By Maxwell Pereira
the Good Friday blasts inside the historic Jama Masjid, there
were reports of Delhi Police discussing with mosque managements
the installation of CCTVs at entrances and premises of mosques
in Delhi. A majority of the capital’s important temples
have already been brought under CCTV cover, but not a single mosque
has this facility yet.
for policing are not new in Delhi. Introduced in the Traffic Department
in the late 70s, there’re in use for over 35 years now.
The initial five cameras installed atop tall buildings like Vikas
Minar, Delhi Police Headquarters, the NDMC tower, etc. helped
monitor busy traffic junctions over IP Marg, Tilak Marg and Bahadur
Shah Zafar Marg, the Parliament Street, and Kasturba Gandhi Marg/Connaught
Place near Statesman/Scindia House.
scheme remained stagnant though for the next thirty odd years,
when around the turn of the new millennium a burst of fresh initiative
by Delhi’s then Traffic managers saw the first of three
speed-check cum red-light-jumping detection cameras come on the
scene. Soon followed by extending the facility of camera surveillance
from traffic control exclusively, also to the crime control arena.
The areas to benefit with permanent camera fixtures were Parliament
Street where political and highly volatile and controversial public
agitations, demonstrations and related violence is the order of
the day; and the vulnerable banking and jewellery market areas
of Karol Bagh, where traders were motivated to partner Delhi Police
in the venture. Sadar Bazar and Chandni Chowk too followed suit
to benefit from camera surveillance.
the meantime the police modernisation scheme for upgrading of
police stations, saw CCTVs introduced in all police stations of
Delhi to facilitate monitoring by senior officials of crucial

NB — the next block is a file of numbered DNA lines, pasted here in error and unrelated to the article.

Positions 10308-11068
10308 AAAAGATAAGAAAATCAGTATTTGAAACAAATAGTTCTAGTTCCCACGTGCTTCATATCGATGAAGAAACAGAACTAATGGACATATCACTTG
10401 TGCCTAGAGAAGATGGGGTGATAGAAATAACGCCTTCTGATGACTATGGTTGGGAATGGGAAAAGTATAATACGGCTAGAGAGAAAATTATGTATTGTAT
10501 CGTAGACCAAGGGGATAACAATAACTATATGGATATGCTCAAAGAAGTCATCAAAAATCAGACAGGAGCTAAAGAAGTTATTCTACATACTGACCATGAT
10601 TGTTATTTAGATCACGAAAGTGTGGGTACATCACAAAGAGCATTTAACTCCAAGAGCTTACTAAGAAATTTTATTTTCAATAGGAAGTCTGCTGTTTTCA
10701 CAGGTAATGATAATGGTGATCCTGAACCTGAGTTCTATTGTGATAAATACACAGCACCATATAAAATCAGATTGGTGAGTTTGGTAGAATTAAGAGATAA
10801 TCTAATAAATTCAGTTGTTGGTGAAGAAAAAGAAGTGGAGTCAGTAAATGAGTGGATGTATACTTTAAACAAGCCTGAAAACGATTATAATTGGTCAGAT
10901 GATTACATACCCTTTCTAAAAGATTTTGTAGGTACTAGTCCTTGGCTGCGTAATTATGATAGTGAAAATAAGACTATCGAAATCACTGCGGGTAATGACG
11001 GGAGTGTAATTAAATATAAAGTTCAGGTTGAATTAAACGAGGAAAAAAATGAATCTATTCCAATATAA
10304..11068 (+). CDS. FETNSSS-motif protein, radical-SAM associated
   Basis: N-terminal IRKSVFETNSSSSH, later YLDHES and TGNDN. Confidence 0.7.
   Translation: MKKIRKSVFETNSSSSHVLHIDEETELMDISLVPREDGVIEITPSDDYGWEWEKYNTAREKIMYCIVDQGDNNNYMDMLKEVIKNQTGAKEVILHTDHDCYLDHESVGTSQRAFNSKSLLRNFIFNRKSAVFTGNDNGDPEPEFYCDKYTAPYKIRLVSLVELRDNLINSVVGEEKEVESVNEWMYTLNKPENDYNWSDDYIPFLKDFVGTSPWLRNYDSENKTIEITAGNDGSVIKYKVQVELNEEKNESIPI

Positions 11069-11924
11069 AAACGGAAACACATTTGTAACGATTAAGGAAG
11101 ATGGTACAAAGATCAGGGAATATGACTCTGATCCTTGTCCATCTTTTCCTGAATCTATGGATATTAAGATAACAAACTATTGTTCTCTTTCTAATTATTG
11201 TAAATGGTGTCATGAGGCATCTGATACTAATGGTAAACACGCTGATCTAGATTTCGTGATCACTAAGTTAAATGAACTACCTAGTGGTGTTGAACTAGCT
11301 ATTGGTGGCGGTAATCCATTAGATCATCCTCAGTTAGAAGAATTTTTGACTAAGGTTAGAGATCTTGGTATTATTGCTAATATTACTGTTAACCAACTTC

public dealing areas like Duty Officers’ rooms, lock-ups,
interrogation rooms and such other pockets the monitoring of which
is considered crucial for management and administration.
Comparing this with practices elsewhere, one would be amazed to
know that in the UK there were more than 6000 speed cameras in
England and Wales alone by end 2004, while Delhi even now is crowing
with only seven such (four more by this year end)! While Delhi
was not too far behind England in introducing its first speed
camera in late 90s, in Japan I had seen them much before - as
early as in 1990 – six of them installed along the route
from Narita airport to Tokyo city.
The British Government justified their use of speed cameras with
an independent report that claimed the cameras were reducing casualty
rates in road accidents by 40 percent and saving 100 lives a year.
Commissioned by Ministers from academics at University College
London, the report studied more than half of the 42 police force
areas where cameras are used.
The study showed that in the three years to 2003 a 40 percent
reduction in the number of people killed or seriously injured,
a 33 percent drop in injury accidents, and a 35 percent cut in
the number of pedestrians killed or seriously injured. It found